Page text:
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What does a School Health Nurse do?

By Nat Robinson
Updated Mar 02, 2024
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A school health nurse is a medical professional who works in a school environment providing health care to individuals in need. Children spend the greatest part of their day at school, therefore, it is important to have medical assistance accessible at all times. The nurse may work in a private or public school setting, including an elementary school, middle school or high school. He or she may also be employed by preschools or even colleges, providing care to young adults. To become a school health nurse, an individual will need to graduate from high school, complete a nursing program and obtain a license to practice nursing in his or her region.

The duties of a school health nurse can be extensive. When a student starts to feel ill at school, he or she is commonly sent to see the school nurse. The nurse will typically begin by asking questions of the student to get an idea of the wellness of the child. After the interview, the nurse may obtain the child's vital signs by taking his or her temperature and blood pressure. Based on the nurse's findings, he or she may call the child's parent so the child may be taken home or to a doctor for necessary treatment.

Another duty of a school health nurse is to assess injuries. After an injury, the student will typically be taken to the school nurse where he or she may assess the degree of an injury and decide on the type of treatment needed. Minor cuts and scraps are bound to be endured by school aged children and a nurse may spend a great amount of time sterilizing cuts and applying bandages. If a person is severely injured at school, the nurse will typically seek an outside source to treat the student. This will commonly begin with notifying the parents, who may take the child to a doctor or an emergency room, though in an emergency, the nurse may call for an ambulance for the student or person in need.

During certain seasons throughout the year, colds and the flu can become rampant among school aged children. Children miss many days of school from being out with these ailments. A school health nurse may become very busy during these times, providing care to sick students. The nurse may provide assistance to children by comforting them, providing water or liquids as needed and taking their temperature to ensure it stays in a healthy range. A school nurse may also be in a position to inform parents if their children should be kept at home, if she feels the child is too sick to be around the other students.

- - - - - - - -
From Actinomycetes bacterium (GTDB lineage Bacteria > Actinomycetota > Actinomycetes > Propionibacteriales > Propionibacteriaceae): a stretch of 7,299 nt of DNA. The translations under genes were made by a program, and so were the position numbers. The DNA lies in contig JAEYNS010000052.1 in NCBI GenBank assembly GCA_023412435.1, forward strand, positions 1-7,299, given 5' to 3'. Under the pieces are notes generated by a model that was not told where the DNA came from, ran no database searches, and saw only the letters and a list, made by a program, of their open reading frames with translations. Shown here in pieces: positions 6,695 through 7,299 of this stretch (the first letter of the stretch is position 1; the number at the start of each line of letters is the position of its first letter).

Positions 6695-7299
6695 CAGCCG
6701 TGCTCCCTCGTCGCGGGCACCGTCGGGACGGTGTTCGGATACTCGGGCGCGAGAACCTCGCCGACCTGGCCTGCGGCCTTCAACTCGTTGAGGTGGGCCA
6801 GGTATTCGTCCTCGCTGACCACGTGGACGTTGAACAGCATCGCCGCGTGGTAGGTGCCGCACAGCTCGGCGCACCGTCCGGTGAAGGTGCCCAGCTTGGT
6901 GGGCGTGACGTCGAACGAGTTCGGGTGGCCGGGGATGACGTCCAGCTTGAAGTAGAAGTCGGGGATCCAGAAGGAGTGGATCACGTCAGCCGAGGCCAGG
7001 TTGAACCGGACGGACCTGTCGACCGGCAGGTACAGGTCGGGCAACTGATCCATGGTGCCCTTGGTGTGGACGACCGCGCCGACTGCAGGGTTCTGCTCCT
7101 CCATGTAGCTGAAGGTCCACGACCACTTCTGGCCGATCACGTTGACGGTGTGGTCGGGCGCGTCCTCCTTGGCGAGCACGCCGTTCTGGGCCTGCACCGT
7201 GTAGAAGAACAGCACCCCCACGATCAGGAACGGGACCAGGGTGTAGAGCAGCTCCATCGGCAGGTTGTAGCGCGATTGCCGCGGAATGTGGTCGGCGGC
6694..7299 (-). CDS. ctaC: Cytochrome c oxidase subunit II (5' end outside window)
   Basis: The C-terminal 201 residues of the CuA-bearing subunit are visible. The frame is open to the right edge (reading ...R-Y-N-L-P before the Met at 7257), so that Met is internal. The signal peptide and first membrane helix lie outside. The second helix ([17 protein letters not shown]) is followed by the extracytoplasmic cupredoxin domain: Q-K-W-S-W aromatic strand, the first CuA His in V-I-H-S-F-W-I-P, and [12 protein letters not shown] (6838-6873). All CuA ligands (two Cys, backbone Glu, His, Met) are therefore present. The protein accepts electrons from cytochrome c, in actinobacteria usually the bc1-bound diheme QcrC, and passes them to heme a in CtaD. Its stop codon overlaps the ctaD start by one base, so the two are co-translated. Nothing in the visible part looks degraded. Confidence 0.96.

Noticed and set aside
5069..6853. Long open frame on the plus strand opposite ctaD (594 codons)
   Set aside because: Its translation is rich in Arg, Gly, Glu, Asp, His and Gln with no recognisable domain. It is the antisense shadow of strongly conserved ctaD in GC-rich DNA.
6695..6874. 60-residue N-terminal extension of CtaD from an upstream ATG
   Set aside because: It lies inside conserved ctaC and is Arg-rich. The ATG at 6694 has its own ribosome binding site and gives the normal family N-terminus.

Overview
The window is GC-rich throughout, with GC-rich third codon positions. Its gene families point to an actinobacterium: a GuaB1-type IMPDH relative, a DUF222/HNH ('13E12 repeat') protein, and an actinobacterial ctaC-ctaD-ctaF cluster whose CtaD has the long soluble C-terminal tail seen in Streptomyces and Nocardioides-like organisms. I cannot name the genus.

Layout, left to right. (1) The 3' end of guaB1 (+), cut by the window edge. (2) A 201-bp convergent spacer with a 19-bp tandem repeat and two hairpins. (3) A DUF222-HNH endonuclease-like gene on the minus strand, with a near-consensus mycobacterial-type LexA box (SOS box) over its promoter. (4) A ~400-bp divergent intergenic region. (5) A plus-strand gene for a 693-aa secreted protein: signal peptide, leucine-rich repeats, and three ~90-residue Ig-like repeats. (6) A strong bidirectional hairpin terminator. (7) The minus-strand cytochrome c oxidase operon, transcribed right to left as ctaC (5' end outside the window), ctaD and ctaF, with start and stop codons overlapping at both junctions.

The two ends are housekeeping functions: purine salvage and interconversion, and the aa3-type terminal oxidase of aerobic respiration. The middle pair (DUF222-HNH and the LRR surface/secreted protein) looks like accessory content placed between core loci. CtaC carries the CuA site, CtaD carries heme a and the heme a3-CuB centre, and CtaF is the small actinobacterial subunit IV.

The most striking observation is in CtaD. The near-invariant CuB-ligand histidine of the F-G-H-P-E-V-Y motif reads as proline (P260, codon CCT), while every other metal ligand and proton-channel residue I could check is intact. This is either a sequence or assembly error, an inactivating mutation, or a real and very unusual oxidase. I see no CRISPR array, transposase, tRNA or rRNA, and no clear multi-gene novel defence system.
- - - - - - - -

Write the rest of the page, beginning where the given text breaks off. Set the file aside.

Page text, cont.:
Some schoolchildren are on prescription medicines, so another duty of the school health nurse can be administering medications. The nurse may administer the medicines as designated by a prescription or by the child's parent. In some cases, the child may visit the nurse once a day or several times throughout the day for medicine. For children with certain diseases, such as diabetes, the school nurse may be responsible for administering insulin to the child. Aside from giving medications, the nurse may also treat allergic reactions to medications given at school or earlier at home.

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Discussion Comments

By Scrbblchick — On Mar 12, 2014

School nurses may also be the only adults in the school some students will confide in, and they are often crucial in helping to spot cases of abuse or molestation. Children will sometimes tell a nurse things they would never tell a teacher. As such, the school nurse serves a vital function in partnering with teachers and administration to get a student critical intervention when necessary.

In middle and high schools, when girls start having their first periods, some are pitifully ignorant of what's going on, and a sympathetic school nurse then frequently serves as a public health officer. The nurse can volunteer to call a parent and explain the situation if a girl is too embarrassed to do so. They are necessary components of a good school.

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